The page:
This year, enhanced CWD surveillance efforts are occurring throughout 18 counties in northern Wisconsin as part of a multi-year rotation across the state to determine where CWD exists on the landscape. Additional surveillance efforts will focus on areas surrounding wild and captive positive detections as well as in select counties with low sampling numbers in recent years.
To meet surveillance goals, the department is seeking to test as many deer as hunters will provide for sampling in the following locations: Ashland, Barron, Bayfield, Burnett, Douglas, Eau Claire , Florence, Forest, Iron, Juneau, Langlade, Lincoln, Marathon, Marinette, Marquette, Oconto, Oneida, Polk, Portage, Price, Rusk, Sawyer, Shawano, Taylor, Vilas, Washburn and Waupaca counties. Surveillance is also continuing in the Southern Farmland Zone.
While there are focused areas of surveillance, hunters anywhere in Wisconsin can have their deer tested for CWD, and there are a variety of options available to make sampling convenient for hunters. Options for CWD sampling include both in-person service as well as self-service options. Hunters should contact staffed sampling stations in advance to verify hours of operation and should have their harvest authorization number and location of harvest information available when submitting a sample for CWD testing.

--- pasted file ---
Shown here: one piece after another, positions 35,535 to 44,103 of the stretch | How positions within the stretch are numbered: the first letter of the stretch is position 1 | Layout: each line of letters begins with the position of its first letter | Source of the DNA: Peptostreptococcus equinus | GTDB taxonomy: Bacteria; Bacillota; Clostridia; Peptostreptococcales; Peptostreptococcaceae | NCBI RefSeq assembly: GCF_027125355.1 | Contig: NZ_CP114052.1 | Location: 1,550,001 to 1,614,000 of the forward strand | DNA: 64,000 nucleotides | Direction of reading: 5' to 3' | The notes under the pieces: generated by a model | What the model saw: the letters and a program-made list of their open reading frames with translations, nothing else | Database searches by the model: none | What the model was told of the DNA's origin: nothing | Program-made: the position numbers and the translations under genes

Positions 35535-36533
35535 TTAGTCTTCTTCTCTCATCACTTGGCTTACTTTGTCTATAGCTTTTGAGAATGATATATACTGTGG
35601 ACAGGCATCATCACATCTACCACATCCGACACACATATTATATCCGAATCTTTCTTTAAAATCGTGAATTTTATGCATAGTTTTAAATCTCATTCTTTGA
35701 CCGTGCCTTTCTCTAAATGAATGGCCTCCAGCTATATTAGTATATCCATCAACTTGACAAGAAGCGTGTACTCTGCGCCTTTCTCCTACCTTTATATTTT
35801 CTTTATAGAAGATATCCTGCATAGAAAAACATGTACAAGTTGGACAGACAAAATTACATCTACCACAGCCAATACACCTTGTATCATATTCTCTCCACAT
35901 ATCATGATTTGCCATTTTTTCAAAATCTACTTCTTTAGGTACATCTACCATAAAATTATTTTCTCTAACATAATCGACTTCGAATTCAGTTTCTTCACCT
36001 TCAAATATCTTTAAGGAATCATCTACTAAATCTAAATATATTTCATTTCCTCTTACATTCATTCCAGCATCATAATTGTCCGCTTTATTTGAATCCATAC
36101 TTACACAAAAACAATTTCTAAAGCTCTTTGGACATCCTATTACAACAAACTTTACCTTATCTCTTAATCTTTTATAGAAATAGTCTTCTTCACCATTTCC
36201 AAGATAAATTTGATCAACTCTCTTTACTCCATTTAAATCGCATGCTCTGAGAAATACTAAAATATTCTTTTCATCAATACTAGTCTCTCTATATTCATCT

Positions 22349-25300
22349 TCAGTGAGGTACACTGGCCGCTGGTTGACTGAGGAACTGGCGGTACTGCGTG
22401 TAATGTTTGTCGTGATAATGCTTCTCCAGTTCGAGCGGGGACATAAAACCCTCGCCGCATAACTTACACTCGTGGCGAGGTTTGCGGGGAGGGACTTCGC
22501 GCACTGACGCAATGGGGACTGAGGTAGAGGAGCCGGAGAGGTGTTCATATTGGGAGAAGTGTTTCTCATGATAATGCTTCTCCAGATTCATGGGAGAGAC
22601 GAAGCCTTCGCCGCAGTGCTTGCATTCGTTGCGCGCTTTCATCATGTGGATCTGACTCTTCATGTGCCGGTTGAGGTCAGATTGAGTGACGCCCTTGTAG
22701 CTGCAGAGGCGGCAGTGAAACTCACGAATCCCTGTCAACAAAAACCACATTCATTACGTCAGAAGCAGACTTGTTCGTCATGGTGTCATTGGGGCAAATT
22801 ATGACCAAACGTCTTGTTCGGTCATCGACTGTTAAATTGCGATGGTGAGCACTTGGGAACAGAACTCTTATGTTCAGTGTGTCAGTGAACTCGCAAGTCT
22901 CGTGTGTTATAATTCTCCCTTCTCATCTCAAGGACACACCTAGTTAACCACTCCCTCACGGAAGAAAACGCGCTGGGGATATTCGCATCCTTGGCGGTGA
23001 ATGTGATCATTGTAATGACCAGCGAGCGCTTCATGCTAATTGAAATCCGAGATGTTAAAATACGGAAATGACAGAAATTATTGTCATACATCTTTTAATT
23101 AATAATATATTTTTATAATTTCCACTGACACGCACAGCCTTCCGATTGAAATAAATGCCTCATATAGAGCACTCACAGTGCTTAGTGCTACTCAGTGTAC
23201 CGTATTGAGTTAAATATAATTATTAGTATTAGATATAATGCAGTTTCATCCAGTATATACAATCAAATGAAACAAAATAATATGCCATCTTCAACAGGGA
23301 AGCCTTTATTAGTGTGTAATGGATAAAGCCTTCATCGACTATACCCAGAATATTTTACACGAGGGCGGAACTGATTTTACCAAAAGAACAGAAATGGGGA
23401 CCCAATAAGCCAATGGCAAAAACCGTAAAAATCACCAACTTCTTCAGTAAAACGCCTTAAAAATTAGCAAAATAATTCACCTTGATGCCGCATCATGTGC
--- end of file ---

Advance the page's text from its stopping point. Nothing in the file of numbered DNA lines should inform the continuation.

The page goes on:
Deer Carcass Waste Disposal
Hunters are encouraged to dispose of deer carcass waste in a licensed landfill that accepts this waste or in a dumpster designated for deer carcass waste. If a municipality allows deer disposal curbside or at a transfer station, the carcass should be double bagged. If these options are not available and the deer was harvested on private land, burying the deer carcass waste or returning it to the location of the harvest are the next best options.
"The cooperation of businesses who provide a sampling or disposal location and the hunters who have their deer tested are vital to the success of our CWD surveillance process," Tami Ryan, DNR Acting Director of the Bureau of Wildlife Management.
Hunters can find a map with the CWD sampling locations and deer carcass disposal locations on the DNR website as well as in the Hunt Wild app.

Baiting & Feeding
There are currently baiting and feeding bans in several counties throughout the state. Hunters and landowners should check the DNR baiting and feeding webpage frequently for updates, as new baiting and feeding bans may be enacted in 2019 with new wild or captive CWD positive detections. None of the counties currently identified statewide will be removed from the baiting and feeding ban in 2019.